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The worshipping community

December 14th, 2009 by Fr. Vasile

I recently stumbled upon an older interview with Bishop Kalistos Ware one of the most known Orthodox converts and with great pleasure I’ve rediscovered a passage that always struck a delicate chord in my heart. Here it is.:

“I first came to know the Orthodox Church when I was seventeen years old just before I was due to go to university. My first contact with Orthodoxy was in fact not through reading books and not through meeting face to face living Orthodox Christians; my first contact came through attending a church service. That I think is the best way to be introduced to the Orthodox Church. We shouldn’t see Orthodoxy just as a set of ideas or teachings. We need to see Orthodoxy as a worshiping community—a community of prayer. I first got to know the Orthodox Church one Saturday evening. By chance or by Divine Providence I went into the Russian church in London (that particular church has long since been pulled down). The vigil service was in progress. From that moment I felt “This is where I belong” even though I couldn’t of course understand the service because it was all in Slavonic. I knew enough to realize that this must be an Orthodox church and what impressed me was the feeling at that service of invisible worshippers. …I had a sense of the participation of the heavenly community in our earthly worship. I felt that we were being taken up into an action much larger than ourselves. I felt a unity between heaven and earth and when I talk to people who are thinking about becoming Orthodox I speak of that. They should experience Orthodoxy in this way—a worshiping community in which there is no division between earth and heaven.”

The reason I like this passage is because it goes out to explain what Orthodoxy means without getting caught up in theological discussions dogmatic ideology or sterile historical facts but brings out the only important matter we have a tendency to forget many times: we are coming to church because we want to worship God. The theology dogmas history etc. are all secondary to worship. After all the word “orthodox” means the right glory or worship and only later took the meaning of right teaching. If we are not moved by the worship in the Orthodox Church then we are definitely in the wrong place.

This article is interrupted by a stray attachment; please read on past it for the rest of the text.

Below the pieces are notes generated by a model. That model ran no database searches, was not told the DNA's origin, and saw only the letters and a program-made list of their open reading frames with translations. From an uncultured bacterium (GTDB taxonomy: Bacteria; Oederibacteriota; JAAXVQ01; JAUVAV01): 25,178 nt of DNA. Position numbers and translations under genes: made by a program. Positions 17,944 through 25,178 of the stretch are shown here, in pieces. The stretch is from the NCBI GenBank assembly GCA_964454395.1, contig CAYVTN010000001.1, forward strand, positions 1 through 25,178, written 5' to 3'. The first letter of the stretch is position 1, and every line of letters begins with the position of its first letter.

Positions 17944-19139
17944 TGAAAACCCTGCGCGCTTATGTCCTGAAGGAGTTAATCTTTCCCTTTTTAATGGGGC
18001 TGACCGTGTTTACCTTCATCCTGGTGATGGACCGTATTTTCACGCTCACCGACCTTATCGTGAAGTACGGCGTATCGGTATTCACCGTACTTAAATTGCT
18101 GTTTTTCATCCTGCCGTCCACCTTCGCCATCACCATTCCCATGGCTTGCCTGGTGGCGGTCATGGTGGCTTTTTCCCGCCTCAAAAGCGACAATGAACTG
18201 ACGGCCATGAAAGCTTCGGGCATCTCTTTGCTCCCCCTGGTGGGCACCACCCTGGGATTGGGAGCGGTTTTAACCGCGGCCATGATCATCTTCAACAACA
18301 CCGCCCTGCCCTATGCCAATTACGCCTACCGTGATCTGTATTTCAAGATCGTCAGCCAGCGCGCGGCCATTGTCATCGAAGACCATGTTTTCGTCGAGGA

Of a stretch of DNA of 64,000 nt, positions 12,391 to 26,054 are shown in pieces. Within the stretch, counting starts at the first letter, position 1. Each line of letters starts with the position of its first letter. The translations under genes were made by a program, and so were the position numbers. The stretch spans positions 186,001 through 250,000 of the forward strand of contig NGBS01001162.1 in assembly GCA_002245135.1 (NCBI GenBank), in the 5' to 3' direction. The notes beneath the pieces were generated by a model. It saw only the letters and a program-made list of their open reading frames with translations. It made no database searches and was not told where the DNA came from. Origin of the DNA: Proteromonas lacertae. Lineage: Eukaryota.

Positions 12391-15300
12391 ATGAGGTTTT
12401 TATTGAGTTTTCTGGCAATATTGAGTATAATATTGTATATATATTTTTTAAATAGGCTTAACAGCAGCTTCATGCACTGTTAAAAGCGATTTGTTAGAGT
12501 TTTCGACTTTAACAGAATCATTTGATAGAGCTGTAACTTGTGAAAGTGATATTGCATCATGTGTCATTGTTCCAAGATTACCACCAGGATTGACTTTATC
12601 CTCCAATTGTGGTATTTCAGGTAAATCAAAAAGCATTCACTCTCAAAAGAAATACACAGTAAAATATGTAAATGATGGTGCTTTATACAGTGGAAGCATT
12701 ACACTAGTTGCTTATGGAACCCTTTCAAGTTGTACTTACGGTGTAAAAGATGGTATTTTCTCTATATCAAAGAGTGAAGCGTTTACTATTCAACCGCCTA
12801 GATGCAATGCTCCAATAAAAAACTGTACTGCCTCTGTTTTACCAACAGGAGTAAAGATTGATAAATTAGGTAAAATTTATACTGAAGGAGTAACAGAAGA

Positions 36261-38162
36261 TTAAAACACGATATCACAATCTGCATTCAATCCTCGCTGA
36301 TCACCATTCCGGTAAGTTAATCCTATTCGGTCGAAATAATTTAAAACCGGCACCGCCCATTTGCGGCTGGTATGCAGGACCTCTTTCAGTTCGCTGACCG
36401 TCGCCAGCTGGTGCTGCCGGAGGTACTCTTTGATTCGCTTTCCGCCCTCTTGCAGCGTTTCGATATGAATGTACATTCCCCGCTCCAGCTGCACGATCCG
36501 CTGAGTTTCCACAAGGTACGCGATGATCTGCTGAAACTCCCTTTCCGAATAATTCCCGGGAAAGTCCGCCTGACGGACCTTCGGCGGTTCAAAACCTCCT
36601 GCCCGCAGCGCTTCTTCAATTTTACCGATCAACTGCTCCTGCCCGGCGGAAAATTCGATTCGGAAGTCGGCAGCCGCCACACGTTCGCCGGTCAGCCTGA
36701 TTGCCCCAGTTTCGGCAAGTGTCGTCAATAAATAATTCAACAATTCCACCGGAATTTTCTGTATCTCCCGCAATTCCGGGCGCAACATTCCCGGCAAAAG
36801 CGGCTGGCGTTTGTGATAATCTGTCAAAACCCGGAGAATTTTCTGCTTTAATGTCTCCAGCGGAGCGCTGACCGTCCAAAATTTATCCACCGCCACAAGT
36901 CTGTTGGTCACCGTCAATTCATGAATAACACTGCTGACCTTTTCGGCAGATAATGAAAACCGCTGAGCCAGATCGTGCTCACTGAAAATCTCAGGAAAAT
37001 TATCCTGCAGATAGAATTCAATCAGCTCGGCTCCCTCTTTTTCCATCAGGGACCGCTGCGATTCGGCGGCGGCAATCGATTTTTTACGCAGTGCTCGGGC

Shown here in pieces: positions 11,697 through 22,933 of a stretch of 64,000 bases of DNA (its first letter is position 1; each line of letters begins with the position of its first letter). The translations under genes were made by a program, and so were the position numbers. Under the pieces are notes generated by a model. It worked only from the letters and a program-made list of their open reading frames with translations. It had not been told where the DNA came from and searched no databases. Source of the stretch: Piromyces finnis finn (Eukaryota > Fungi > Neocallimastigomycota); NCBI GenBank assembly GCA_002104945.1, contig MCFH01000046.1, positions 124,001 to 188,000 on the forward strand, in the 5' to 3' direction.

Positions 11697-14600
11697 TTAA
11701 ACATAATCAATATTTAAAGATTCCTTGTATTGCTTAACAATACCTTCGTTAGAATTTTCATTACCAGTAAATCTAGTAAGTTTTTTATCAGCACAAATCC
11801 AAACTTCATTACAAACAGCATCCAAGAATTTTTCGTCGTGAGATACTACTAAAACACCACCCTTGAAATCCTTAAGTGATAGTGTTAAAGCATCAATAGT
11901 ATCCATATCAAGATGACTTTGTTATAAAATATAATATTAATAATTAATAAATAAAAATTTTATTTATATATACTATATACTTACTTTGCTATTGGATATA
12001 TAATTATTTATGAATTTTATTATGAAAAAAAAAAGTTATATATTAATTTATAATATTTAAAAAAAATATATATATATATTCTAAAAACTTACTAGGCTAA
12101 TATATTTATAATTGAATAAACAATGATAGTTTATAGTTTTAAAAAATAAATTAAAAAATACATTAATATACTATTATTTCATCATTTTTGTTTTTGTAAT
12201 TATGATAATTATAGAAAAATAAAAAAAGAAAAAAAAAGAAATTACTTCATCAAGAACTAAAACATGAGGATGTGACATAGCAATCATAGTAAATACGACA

You can read the entire interview at the following link:

 http://www.stnina.org/print-journal/volume-1/volume-1-no-3-summer-1997/an-interview-bishop-kallistos-ware

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  • Our beloved Bishop Kalistos Ware (whom I had the chance to meet some years ago) is also telling the story of how strickingly powerful such an exposure to a vivid liturgical prayer can be. It is as simple as that: sometimes its profound dynamics can lead not only to stronger ties among the participants but to new converts and dramatic life experiences.
    Would have Bishop Kalistos experienced the same thing in a deserted church in one where that gust of prayer could not be heard?
    Is this what makes one church different than the other? A monastery different than a parish church in general?

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    • Indeed the community can make a difference you can either be encouraged or discouraged in joining a certain congregation based on the way people act during or after services.

      This being said we dont have to forget that this is only the physical part of our worship. The mystery the sacrament takes place no matter what the people do because is the Holy Spirit that performs it but what each person takes home is proportionate with their involvement in the service.

      The church is in everyones heart and if you have it open to receive the Spirit that flows through it you can receive as much in a noisy church full of people from a big city as well as in an isolated monastery from the mountains.

      The mystical liturgy is there but only the one that has eyes to see sees it. I think the seeker that comes with an open heart looking at what is beyond appeareances will still be moved by the spirit of the Orthodox liturgical services despite what the people May do. If one honestly looks for the Truth the Truth Himself will lead his way.

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